of the test specimen. tion. Differences in test results of less than 90 g/mm (5 lb/in.)
107.3 Support the specimen in a horizontal position in the of width have no significance.
draft-free enclosure using the stand and clamps. Check with the
level to ensure that the wrapped specimen is horizontal. 112. Test Specimens
107.4 Ignite the Bunsen burner and adjust the flame to 112. Prepare specimens in accordance with 79.1.
produce a 125-mm (5-in.) outer cone and a 38-mm (1.5-in.)
inner cone. 113. Procedure
107.5 Apply the burner flame vertically to the specimen so 113.1 Bond Strength to AdhesiveCure three adhesive-to-
that the tip of the blue inner cone touches the center of the adhesive specimens in an air-circulating oven maintained at
specimen. Start the stop watch at the instant the flame is 130 6 2 C (266 6 3.6 F) for 2 h or in accordance with the
applied to the specimen. Allow the flame to remain in contact manufacturers recommendations. After curing, remove speci-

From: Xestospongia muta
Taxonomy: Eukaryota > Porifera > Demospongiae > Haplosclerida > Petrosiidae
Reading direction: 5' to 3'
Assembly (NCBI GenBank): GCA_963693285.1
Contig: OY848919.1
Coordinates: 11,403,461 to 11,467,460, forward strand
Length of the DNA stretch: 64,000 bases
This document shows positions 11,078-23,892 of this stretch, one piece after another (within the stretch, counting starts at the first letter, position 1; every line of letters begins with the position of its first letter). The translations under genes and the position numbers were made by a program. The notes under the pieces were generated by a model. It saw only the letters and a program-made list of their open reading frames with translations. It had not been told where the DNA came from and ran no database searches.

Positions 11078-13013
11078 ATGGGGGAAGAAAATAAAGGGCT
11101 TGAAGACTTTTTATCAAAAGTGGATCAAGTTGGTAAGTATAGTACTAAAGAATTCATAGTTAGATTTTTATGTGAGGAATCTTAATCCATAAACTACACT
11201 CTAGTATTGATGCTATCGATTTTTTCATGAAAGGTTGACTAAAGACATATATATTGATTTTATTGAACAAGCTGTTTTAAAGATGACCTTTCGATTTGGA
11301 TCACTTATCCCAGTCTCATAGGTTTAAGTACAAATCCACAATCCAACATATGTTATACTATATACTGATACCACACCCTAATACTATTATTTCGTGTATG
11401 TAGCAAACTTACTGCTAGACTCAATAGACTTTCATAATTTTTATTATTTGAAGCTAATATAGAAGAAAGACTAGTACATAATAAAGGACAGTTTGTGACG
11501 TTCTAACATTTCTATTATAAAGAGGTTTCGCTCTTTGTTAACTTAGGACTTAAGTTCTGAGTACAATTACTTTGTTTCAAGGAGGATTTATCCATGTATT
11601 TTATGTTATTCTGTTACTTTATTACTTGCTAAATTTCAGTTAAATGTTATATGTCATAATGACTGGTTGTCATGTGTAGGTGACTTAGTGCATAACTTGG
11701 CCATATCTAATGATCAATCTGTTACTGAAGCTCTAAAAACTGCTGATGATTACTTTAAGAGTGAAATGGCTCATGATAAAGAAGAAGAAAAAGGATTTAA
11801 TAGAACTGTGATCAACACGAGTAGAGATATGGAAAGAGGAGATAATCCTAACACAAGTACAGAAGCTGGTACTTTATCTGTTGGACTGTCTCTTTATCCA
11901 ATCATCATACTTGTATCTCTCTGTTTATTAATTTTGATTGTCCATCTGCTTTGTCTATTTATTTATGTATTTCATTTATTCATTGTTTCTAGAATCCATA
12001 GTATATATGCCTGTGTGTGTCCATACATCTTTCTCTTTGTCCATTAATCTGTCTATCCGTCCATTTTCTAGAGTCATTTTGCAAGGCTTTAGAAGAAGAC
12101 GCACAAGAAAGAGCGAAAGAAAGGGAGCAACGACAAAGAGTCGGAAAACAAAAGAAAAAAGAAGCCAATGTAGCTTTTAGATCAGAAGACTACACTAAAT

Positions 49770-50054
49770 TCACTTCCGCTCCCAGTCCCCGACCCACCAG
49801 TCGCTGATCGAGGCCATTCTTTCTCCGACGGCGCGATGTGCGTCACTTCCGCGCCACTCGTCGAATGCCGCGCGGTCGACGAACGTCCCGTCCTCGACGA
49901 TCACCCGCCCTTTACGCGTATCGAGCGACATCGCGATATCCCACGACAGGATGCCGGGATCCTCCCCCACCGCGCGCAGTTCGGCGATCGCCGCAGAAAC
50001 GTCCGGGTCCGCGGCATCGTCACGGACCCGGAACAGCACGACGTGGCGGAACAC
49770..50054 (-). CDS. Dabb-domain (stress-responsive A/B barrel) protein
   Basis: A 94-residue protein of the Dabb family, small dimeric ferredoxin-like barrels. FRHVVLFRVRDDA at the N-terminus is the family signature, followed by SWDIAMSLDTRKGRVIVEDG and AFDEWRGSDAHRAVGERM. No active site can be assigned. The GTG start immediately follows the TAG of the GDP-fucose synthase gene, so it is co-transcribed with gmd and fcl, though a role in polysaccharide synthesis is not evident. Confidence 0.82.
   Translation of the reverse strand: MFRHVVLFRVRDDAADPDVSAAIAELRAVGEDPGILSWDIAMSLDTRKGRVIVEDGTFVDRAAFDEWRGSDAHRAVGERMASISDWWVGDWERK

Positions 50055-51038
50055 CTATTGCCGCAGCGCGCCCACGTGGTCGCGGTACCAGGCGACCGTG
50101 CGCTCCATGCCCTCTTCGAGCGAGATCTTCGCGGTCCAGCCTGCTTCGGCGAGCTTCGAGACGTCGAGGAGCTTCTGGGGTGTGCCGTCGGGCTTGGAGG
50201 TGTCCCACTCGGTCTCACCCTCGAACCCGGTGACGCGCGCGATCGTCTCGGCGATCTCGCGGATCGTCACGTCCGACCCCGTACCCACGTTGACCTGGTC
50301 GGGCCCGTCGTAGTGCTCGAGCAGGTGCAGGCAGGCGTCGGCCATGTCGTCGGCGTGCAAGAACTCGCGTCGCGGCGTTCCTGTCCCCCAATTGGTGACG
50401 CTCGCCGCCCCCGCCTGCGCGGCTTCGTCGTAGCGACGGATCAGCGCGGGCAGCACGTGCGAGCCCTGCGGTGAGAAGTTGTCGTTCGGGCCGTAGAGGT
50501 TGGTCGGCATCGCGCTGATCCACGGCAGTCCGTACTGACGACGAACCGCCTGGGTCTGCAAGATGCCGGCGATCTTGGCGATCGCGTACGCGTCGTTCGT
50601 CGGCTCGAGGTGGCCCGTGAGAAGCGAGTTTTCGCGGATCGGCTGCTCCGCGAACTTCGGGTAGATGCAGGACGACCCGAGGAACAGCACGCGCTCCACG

with the specimen for 30 s. mens from the oven and allow to cool to room temperature.
107.6 After 30 s, immediately turn off the gas supply. To Immerse the specimens for 16 h at room temperature in a
obtain consistency, turn off the gas rapidly, such as by using a specified solvent. Place the specimens on clean blotting paper
spring pinch clamp on the supply hose. If the burner is or towel for 30 min, then determine the breaking force to break
physically removed, the air flow around the flame has the the bond in accordance with Section 42, using clamp-type
potential to cause a blowout of the burning specimen. holding fixtures.
107.7 When the specimen ceases to burn, stop the stop 113.2 Bond Strength to BackingConduct the bond
watch. Determine the flammability as the total time of burning strength to backing determination in a similar manner to 113.1,
noted less 30 s. Record the burning time for each test and except use specimens with the adhesive-to-backing. Calculate
calculate the average burning time. the average bond strength in newtons per 10 mm of width, or
pounds-force per inch of width.
108. Report